A climate dependent metapopulation model of Marbled Salamanders (Ambystoma opacum) in Western Massachusetts.

Project Type: 
Core Research Project
Project Leader: 
Research Partners: 
North Atlantic Landscape Conservation Cooperative, U.S. Fish and Wildlife Service
Project Fellows: 
Status: 
Ongoing
Science Themes: 

Marbled Salamander reproductive failure is tightly linked to vernal pool hydrology and there are concerns that changes in precipitation patterns predicted due to climate change (drier summers and wetter winters with precipitation being more episodic), along with increased summer temperatures (increased evaporation and evapotranspiration) will significantly change current vernal pool hydrology and possibly lead to more frequent incidents of Marbled Salamander reproductive failure.

Genetic distance data is being used on marbled salamanders collected from 28 vernal pools in western Massachusetts to investigate the landscape resistance of different land cover types and surfaces derived from digital elevation.  This analysis will allow us to infer what surfaces best describe the overall genetic pattern and movement of individuals across the landscape.

Modeling of future vernal pool hydrology based on IPCC models will also provide insight into whether certain vernal pools will become “better” or “worse” for Marbled Salamander reproduction and help decisions makers determine which vernal pools or clusters of vernal pools will be most important to protect based on future forecasted hydrology.  

Dalton Alves, UMass Amherst undergraduate, cropped >13,500 photos of marbled salamanders taken from 1999-2009 at 14 vernal pools in western Massachussets.  We are using Amphident, a photo recognition software program, to match images taken of the same individual. The software has finished matching the >13,500 images (>155 million pairwise comparisons!).  Now we are manually matching and reviewing photos with a high similarity score for each individual image.  Photo matching will allow the development of capture histories of individual salamanders and with this information it is possible to estimate adult survival and breeding frequency using statistical models. Preliminary results indicate that females are more likely to skip breeding in the Fall following a hot dry summer.   Although, individuals that do not breed do not expose themselves to the increased risk of mortality traveling to the pool. Future population modeling will provide insight whether decreased fecundity due to an increased probability of year skipping and changes in vernal pool hydroperiod will have population level impacts in our system.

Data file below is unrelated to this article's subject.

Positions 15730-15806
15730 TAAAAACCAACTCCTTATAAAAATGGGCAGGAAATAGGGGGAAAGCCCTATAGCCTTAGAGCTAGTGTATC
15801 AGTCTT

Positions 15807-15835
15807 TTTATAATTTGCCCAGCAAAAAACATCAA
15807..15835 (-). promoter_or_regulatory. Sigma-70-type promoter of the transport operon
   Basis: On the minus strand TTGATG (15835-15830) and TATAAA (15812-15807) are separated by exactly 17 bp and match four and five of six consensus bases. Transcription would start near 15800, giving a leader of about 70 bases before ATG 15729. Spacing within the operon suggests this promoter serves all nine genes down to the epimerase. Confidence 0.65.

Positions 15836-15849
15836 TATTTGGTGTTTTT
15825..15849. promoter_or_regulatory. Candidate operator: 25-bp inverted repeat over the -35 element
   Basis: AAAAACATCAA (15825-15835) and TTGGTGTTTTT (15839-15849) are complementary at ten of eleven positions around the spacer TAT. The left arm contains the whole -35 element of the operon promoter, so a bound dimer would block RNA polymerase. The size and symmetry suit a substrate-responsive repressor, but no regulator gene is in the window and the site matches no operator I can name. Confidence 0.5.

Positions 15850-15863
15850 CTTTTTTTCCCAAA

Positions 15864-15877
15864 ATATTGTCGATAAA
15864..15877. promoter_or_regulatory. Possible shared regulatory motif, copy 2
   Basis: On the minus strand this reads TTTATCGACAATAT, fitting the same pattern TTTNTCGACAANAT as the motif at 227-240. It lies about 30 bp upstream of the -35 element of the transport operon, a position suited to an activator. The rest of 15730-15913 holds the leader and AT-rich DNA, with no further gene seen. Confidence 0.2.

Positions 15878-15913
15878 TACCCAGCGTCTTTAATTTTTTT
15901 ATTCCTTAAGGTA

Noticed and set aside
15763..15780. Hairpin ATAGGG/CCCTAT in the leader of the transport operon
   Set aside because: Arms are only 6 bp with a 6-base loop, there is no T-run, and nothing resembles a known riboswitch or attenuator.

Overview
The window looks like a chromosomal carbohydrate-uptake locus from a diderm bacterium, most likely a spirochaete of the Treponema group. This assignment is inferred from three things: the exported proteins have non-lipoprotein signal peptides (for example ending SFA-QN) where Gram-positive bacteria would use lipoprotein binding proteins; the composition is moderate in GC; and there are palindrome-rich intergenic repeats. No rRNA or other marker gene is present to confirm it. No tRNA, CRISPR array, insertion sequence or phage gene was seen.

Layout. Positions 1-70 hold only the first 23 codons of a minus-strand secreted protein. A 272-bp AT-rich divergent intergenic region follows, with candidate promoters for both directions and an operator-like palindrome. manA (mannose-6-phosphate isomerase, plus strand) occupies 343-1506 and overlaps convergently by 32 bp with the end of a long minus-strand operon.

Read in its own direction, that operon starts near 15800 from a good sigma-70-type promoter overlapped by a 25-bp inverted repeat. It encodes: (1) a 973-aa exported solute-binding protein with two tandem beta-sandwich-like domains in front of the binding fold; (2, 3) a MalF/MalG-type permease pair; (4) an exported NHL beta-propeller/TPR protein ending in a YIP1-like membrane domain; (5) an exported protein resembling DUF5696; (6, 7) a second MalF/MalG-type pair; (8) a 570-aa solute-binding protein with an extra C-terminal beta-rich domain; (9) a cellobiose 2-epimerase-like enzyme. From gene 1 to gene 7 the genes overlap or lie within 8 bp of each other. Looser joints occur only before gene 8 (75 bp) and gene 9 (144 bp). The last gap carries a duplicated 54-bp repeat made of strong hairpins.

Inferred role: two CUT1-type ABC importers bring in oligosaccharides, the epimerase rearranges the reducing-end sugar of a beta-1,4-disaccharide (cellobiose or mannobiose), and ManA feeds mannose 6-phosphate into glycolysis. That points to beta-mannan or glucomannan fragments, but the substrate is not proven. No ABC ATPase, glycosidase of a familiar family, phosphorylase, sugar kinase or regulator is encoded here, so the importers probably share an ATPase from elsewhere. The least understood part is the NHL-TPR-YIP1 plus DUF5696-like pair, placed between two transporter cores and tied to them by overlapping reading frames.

Kris Winiarski, NE CSC Graduate Fellow, is currently fitting relevant spatial layers to test ecological resistance of different land cover and topographic layers which best describe the movement of marbled salamander genetic data across the landscape here in western Mass.  Preliminary results show high resistance in low lying areas of the pioneer valley which are dominated is dominated by agricultural development.  Future predictions of these surfaces willl exist as part of the DSL project and can be used to assess landscape connectivity for marbled salamanders in the future.